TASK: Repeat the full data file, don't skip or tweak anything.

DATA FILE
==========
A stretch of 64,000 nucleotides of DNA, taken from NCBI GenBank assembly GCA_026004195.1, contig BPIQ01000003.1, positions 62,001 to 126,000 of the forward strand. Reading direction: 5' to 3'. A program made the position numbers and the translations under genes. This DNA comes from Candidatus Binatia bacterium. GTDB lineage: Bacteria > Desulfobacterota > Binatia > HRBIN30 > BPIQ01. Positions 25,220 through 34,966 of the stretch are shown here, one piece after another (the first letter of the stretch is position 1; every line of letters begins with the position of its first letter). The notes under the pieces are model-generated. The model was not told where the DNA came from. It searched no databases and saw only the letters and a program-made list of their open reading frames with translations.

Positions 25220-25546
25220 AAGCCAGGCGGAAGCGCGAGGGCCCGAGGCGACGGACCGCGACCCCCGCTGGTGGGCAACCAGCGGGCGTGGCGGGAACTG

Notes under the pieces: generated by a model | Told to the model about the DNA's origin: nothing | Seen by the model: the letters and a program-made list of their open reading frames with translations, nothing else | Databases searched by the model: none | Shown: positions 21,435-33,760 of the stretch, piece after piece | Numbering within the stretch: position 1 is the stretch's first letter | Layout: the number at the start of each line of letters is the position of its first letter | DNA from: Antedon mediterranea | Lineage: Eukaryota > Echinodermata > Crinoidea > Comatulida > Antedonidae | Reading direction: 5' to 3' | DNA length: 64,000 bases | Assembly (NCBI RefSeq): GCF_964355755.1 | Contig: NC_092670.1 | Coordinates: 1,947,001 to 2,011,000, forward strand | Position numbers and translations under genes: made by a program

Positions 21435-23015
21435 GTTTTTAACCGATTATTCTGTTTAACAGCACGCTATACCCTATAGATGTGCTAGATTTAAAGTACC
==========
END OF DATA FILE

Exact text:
A stretch of 64,000 nucleotides of DNA, taken from NCBI GenBank assembly GCA_026004195.1, contig BPIQ01000003.1, positions 62,001 to 126,000 of the forward strand. Reading direction: 5' to 3'. A program made the position numbers and the translations under genes. This DNA comes from Candidatus Binatia bacterium. GTDB lineage: Bacteria > Desulfobacterota > Binatia > HRBIN30 > BPIQ01. Positions 25,220 through 34,966 of the stretch are shown here, one piece after another (the first letter of the stretch is position 1; every line of letters begins with the position of its first letter). The notes under the pieces are model-generated. The model was not told where the DNA came from. It searched no databases and saw only the letters and a program-made list of their open reading frames with translations.

Positions 25220-25546
25220 AAGCCAGGCGGAAGCGCGAGGGCCCGAGGCGACGGACCGCGACCCCCGCTGGTGGGCAACCAGCGGGCGTGGCGGGAACTG

Notes under the pieces: generated by a model | Told to the model about the DNA's origin: nothing | Seen by the model: the letters and a program-made list of their open reading frames with translations, nothing else | Databases searched by the model: none | Shown: positions 21,435-33,760 of the stretch, piece after piece | Numbering within the stretch: position 1 is the stretch's first letter | Layout: the number at the start of each line of letters is the position of its first letter | DNA from: Antedon mediterranea | Lineage: Eukaryota > Echinodermata > Crinoidea > Comatulida > Antedonidae | Reading direction: 5' to 3' | DNA length: 64,000 bases | Assembly (NCBI RefSeq): GCF_964355755.1 | Contig: NC_092670.1 | Coordinates: 1,947,001 to 2,011,000, forward strand | Position numbers and translations under genes: made by a program

Positions 21435-23015
21435 GTTTTTAACCGATTATTCTGTTTAACAGCACGCTATACCCTATAGATGTGCTAGATTTAAAGTACC